On Thursday, March 6th my only sibling, my younger sister passed away. She was 31 years old. She leaves behind her three little boys, our parents and me, her big sister. 

We had a memorial service for her on the Sunday directly following her death, which was inline with Jewish tradition of burial in 3 days, though it was her request to be cremated. I spent the next week with my family and have just returned to NYC where things are…difficult to say the least.

Friends have offered to sit Shivah with/for me here in NYC and I honestly don’t think I can do that, so instead I’m observing aspects of Shloshim. I will also be pausing in blogging for the rest of the Shloshim period.

I ask that you keep my family in your prayers.


Worst Four Weeks of my Life

We had to cancel this cycle’s IUI not because I ovulated from the “wrong” side, but because my only sibling, my younger sister, lost her addiction battle.

I’m just back in Brooklyn after spending time at home with my family to say goodbye to my baby sis. It’s been a week since her memorial service and about 10 days since her death and while the pain has shifted slightly, it’s still incredibly surreal and completely unbelievable. It has, however, put a lot of things into perspective and strangely, I’m even more driven to start a family with Leah.

If you’ve pieced together who I “really” am then you can read more about my sister other places on the interwebs. I’ll probably expand more as time goes on, but for now I’m really focusing on getting my health on track. If anything, my sister’s untimely death has reminded me that life is too short. Please remember to tell the people in your lives “I love you” any time that you feel it. Don’t wait. Don’t hold grudges. Three simple words, you can’t say them enough.

L-rd, Give me Strength

0211MirandaI’ll start with the good news:

My body reacted well to the Femara, we have 5 good-looking follicles on the right side.

I’m still really happy with switching clinics, we see my doctor for every visit, which is great.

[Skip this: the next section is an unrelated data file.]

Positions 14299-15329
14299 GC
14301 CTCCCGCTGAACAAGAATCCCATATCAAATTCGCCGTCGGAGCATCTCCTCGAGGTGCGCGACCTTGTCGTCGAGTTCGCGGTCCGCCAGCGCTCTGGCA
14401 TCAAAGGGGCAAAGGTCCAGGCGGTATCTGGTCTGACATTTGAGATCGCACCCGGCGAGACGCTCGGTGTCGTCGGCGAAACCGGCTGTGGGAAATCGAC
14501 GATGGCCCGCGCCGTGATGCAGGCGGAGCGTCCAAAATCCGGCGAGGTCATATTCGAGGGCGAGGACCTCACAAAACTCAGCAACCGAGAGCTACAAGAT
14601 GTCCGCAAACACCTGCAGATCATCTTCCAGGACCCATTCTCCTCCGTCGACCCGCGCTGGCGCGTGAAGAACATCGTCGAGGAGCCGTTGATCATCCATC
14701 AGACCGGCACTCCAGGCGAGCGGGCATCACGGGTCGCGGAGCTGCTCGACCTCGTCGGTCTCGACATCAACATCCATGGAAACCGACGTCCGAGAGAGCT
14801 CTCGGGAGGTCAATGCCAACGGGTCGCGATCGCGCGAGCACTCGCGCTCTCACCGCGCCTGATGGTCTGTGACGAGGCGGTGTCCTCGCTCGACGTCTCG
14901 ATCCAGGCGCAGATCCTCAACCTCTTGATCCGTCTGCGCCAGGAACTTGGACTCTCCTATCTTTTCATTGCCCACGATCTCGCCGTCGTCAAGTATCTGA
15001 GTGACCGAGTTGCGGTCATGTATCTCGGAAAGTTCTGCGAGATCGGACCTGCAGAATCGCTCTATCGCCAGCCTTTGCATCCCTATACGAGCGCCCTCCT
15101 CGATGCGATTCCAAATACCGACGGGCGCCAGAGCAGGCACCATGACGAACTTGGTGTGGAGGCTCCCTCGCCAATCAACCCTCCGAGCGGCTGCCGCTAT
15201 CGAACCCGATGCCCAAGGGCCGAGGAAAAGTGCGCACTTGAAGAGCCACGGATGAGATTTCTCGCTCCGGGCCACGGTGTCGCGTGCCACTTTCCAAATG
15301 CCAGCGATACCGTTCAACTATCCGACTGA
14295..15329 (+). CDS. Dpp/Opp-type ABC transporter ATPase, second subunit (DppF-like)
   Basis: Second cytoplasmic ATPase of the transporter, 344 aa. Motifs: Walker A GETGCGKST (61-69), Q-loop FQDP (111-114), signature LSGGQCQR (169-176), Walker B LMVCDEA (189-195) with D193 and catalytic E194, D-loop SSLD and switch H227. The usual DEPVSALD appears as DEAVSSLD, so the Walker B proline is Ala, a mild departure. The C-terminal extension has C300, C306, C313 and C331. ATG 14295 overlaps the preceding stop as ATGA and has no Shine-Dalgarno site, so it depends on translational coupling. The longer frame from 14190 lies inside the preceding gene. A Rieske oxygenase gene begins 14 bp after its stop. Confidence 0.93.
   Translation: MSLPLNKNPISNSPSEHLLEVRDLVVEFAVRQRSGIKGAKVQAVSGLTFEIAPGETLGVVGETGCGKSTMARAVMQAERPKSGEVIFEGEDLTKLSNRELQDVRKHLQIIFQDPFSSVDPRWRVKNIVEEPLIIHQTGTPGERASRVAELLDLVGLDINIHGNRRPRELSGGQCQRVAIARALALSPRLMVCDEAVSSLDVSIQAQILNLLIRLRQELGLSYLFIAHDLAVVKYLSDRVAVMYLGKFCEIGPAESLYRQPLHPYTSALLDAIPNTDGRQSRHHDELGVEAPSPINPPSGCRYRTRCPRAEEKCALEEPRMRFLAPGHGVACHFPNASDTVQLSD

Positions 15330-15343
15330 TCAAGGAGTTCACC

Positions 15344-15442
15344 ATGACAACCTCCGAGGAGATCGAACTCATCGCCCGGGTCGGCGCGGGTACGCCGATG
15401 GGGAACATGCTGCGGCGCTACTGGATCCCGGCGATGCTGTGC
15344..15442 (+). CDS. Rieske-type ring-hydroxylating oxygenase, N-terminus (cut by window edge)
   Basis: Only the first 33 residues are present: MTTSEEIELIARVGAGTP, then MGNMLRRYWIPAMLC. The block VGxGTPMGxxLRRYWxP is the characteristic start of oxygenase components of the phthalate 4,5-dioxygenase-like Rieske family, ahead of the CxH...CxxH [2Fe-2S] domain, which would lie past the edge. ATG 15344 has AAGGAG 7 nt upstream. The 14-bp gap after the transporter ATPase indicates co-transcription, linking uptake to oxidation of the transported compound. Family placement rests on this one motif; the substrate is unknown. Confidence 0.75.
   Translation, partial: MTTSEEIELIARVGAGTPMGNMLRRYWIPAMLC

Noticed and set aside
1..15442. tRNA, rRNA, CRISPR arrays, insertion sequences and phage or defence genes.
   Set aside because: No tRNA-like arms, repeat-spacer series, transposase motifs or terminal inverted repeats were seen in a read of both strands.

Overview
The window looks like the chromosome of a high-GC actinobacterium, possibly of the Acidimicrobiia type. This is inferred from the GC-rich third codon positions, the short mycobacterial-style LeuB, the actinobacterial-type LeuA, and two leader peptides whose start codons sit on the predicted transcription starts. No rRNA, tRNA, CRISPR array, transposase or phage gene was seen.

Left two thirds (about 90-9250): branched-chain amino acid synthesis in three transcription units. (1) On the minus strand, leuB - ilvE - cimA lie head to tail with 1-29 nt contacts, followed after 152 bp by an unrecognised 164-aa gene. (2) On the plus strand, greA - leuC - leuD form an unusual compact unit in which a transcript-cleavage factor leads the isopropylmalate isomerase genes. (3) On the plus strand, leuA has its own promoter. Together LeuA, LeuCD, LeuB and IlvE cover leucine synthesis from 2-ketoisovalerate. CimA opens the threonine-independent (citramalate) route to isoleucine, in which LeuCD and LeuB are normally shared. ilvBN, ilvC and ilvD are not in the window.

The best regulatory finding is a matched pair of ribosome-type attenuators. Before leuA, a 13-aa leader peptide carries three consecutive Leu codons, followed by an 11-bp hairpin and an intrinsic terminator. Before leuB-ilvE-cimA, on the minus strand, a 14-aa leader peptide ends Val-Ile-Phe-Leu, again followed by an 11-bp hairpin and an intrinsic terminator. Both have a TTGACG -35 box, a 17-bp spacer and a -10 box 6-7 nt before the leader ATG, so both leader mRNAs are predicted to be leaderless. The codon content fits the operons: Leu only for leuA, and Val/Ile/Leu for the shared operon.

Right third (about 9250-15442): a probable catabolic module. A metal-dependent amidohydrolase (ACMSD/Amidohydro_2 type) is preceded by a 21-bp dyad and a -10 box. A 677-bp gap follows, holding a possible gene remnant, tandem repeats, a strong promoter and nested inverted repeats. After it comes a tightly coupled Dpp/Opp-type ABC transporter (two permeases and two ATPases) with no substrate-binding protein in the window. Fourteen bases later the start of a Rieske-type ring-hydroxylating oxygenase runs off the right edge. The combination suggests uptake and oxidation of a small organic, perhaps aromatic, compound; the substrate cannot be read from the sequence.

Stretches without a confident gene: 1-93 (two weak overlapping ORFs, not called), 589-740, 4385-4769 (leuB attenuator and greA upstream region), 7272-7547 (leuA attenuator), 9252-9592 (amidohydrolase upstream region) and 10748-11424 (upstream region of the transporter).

The not great news:

I had the HSG and as we feared a fibroid, or something, is blocking my left tube. I actually thought something was up because the last few ultrasounds the tech couldn’t find my left ovary, it usually hides behind a fibroid. It’s generally always difficult to find, in fact the techs at our old office only found it a couple of time (and we’ve had dozens of ultrasounds). It is of course  just another one of those things that I would’ve hoped my previous RE would’ve seen in the over 4 months we were in their care.  Over $5000 later now we find out.

So, I’m praying that we’re allowed to continue this cycle, since the right side believes. Which, of course makes me think of Miranda Hobbes (Yes, I can bring everything back to SATC).

He has one ball, and I have a lazy ovary! In what twisted world does that create a baby? It’s like the Special Olympics of conception. – Miranda Hobbes.

We shall see.

IUI Cycle #3-The Femara, Ovidrel, Progesterone Addition

Image from NewsOne

Image from NewsOne

We switched fertility clinics, and at the advice of a Twitter Follower, am now seeing a doctor who listens to me and allows me to ask silly questions. He’s also answered a lot of questions I’ve been thinking and wondering. Like, is it necessary to do two IUIs per cycle? His answer: No. According to him, and medical research, if you’re TTC through an RE, doing monitoring via ultrasound, blood and triggering the RE should have a really good idea of when you’re ovulating and when to do the IUI. In his words, doing two per month doesn’t necessarily guarantee better results. Which means we’ve been buying a lot of extra sperm, but whateves, water under the bridge (and money out of our pockets) at this point.